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|Abstract:||Multiple thickness Fe foils were ramp compressed over several nanoseconds to pressure conditions relevant to the Earth's core. Using wave-profile analysis, the sound speed and the stress-density response were determined to a peak longitudinal stress of 273 GPa. The measured stress-density states lie between shock compression and 300-K static data, and are consistent with relatively low temperatures being achieved in these experiments. Phase transitions generally display time-dependent material response and generate a growing shock. We demonstrate for the first time that a low-pressure phase transformation (α-Fe to ε-Fe) can be overdriven by an initial steady shock to avoid both the time-dependent response and the growing shock that has previously limited ramp-wave-loading experiments. In addition, the initial steady shock pre-compresses the Fe and allows different thermodynamic compression paths to be explored.|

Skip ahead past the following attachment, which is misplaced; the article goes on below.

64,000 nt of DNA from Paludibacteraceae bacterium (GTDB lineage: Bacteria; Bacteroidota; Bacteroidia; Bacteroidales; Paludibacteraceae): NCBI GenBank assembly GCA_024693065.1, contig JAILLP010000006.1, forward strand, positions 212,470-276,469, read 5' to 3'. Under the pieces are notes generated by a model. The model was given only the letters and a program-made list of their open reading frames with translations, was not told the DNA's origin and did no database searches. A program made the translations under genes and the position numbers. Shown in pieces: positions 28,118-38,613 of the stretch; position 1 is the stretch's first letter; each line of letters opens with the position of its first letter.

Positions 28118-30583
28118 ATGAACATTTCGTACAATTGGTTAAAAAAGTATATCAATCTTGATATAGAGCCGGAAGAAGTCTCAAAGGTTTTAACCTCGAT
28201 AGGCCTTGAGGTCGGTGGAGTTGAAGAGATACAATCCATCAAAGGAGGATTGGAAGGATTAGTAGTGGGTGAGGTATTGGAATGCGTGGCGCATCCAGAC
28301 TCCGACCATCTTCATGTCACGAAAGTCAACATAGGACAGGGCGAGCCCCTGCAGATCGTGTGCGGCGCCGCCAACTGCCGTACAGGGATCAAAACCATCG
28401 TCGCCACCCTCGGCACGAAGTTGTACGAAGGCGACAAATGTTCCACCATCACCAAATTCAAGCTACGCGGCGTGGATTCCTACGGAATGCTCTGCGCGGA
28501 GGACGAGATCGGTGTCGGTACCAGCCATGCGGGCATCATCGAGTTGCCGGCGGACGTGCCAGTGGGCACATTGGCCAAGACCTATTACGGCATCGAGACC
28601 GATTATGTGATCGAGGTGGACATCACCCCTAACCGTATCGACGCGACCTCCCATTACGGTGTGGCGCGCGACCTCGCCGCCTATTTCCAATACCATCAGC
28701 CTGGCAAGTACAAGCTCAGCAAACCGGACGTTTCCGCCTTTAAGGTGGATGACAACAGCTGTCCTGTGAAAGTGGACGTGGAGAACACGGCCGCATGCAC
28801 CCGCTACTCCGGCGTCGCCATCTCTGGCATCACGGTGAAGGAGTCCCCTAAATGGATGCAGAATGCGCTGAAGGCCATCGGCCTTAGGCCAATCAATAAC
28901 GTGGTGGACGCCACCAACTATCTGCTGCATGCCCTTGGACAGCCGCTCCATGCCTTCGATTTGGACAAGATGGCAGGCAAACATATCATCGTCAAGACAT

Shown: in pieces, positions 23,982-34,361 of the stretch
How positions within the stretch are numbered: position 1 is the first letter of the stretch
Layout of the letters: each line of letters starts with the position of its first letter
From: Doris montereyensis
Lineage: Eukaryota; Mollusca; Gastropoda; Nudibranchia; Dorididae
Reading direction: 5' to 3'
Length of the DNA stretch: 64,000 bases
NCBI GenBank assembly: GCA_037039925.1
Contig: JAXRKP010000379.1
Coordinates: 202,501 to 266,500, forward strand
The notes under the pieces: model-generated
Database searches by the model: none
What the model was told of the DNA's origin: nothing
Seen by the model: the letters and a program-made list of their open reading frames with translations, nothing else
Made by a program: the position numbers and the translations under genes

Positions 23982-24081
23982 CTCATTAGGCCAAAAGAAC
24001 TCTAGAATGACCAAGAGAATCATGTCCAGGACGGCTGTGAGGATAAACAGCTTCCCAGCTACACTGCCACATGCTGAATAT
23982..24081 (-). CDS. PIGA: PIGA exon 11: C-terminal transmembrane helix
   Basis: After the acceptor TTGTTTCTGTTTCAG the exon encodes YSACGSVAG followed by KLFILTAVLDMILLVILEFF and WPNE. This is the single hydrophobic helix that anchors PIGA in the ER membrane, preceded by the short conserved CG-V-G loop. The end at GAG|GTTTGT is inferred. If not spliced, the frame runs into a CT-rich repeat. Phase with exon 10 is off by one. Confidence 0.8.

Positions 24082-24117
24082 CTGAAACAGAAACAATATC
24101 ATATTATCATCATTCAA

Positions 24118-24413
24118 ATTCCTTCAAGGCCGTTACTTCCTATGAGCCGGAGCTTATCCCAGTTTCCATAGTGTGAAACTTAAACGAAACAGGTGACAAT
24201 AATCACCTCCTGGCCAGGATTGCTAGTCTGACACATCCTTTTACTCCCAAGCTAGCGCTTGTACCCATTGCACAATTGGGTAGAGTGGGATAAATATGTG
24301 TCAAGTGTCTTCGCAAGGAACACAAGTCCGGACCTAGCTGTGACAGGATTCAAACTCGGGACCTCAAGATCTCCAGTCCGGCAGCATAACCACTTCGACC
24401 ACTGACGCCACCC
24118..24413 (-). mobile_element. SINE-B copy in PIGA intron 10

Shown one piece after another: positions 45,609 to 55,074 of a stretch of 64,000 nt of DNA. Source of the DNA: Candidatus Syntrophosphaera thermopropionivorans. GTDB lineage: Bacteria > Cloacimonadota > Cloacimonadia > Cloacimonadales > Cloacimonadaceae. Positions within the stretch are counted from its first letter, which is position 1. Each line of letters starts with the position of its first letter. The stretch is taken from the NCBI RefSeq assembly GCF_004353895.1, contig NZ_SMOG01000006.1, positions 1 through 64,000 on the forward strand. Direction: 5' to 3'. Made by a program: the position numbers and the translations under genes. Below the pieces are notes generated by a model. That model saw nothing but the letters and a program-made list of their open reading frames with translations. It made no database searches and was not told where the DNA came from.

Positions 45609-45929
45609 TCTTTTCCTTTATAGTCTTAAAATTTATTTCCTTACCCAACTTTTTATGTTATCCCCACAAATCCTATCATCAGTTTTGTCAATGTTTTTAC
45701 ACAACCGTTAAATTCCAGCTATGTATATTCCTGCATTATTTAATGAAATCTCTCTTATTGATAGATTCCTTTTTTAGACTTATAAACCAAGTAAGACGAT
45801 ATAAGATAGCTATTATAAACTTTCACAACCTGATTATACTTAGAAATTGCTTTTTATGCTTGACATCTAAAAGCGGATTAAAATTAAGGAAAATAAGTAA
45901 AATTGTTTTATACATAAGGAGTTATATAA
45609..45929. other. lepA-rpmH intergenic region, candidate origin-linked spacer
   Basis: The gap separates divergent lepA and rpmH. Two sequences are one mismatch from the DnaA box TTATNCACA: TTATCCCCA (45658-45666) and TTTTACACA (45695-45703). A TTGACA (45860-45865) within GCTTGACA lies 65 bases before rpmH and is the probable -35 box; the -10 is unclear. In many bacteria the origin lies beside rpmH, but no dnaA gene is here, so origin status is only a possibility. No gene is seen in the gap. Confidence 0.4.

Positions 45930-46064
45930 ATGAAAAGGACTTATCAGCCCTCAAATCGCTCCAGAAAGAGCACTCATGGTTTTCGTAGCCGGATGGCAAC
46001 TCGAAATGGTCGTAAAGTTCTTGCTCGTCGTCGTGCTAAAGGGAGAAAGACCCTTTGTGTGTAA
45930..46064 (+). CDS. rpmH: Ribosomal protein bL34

|Citation:||Wang, Jue, Raymond F. Smith, Jon H. Eggert, Dave G. Braun, Thomas R. Boehly, J. Reed Patterson, Peter M. Celliers, Raymond Jeanloz, Gilbert W. Collins, and Thomas S. Duffy. "Ramp compression of iron to 273 GPa." Journal of Applied Physics 114, no. 2 (2013): 023513. doi:10.1063/1.4813091.|
|Type of Material:||Journal Article|
|Journal/Proceeding Title:||Journal of Applied Physics|
|Version:||Final published version. Article is made available in OAR by the publisher's permission or policy.|
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